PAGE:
Student or Learner
I read the sentence below in a Taiwan-published dictionary:
He was rich and lived a simple life.
In this sentence 'and' equals 'and yet' or 'but'. And the dictionary says when we are saying the sentence, 'and' should be stressed. But why is there no such usage of 'and' listed in OXFORD, LONGMAN and MACMILLAN? Is it good English? And in our exam papers, I ran across the question: You can draw a picture of a horse in ten minutes, ____ (yet, and) you kept me waiting for two years! (the given answer is 'yet')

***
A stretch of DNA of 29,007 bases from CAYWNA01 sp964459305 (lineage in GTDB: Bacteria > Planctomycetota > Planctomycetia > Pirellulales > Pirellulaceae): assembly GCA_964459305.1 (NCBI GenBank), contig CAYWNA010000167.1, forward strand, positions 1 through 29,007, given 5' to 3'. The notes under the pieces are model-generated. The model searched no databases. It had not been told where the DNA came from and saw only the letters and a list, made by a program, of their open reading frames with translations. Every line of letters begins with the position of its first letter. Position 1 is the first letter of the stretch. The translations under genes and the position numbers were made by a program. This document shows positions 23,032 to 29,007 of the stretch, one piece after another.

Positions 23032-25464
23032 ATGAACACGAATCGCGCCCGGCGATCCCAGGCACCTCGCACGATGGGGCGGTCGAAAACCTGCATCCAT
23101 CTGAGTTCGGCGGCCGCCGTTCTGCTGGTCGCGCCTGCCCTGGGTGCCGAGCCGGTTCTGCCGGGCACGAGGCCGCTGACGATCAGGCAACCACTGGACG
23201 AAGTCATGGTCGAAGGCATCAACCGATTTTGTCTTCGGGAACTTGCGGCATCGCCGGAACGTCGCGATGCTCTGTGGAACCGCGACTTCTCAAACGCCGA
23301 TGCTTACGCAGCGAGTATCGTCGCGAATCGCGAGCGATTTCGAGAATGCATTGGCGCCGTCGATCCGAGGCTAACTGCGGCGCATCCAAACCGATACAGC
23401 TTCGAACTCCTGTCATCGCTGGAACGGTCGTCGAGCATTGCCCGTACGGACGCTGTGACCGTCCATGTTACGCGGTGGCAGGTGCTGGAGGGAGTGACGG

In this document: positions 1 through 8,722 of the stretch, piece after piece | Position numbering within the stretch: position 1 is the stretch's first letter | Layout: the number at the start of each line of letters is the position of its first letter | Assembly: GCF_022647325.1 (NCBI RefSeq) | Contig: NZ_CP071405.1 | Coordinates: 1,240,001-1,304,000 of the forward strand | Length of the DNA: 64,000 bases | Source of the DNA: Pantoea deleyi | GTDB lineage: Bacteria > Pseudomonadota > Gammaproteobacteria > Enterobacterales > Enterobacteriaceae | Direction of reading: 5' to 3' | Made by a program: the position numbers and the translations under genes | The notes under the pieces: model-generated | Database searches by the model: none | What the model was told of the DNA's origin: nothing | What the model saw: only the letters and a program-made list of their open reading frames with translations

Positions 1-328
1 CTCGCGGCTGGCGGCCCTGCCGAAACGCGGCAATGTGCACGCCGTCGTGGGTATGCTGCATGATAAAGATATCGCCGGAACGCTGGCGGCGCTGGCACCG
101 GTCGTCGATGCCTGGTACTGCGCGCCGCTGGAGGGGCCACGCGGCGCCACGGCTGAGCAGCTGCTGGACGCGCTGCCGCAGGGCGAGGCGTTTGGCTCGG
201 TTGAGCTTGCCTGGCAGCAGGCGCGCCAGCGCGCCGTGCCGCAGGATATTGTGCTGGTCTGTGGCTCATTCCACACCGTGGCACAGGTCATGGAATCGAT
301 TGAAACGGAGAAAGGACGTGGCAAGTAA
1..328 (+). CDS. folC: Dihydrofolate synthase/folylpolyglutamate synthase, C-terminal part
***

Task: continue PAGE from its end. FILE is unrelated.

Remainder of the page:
Thank you very much.
Last edited by joham; 26-Feb-2008 at 12:45.
The sentence in your exam would not really make sense if you used and: "You are able to do x so quickly, yet it took you such a long time to do y".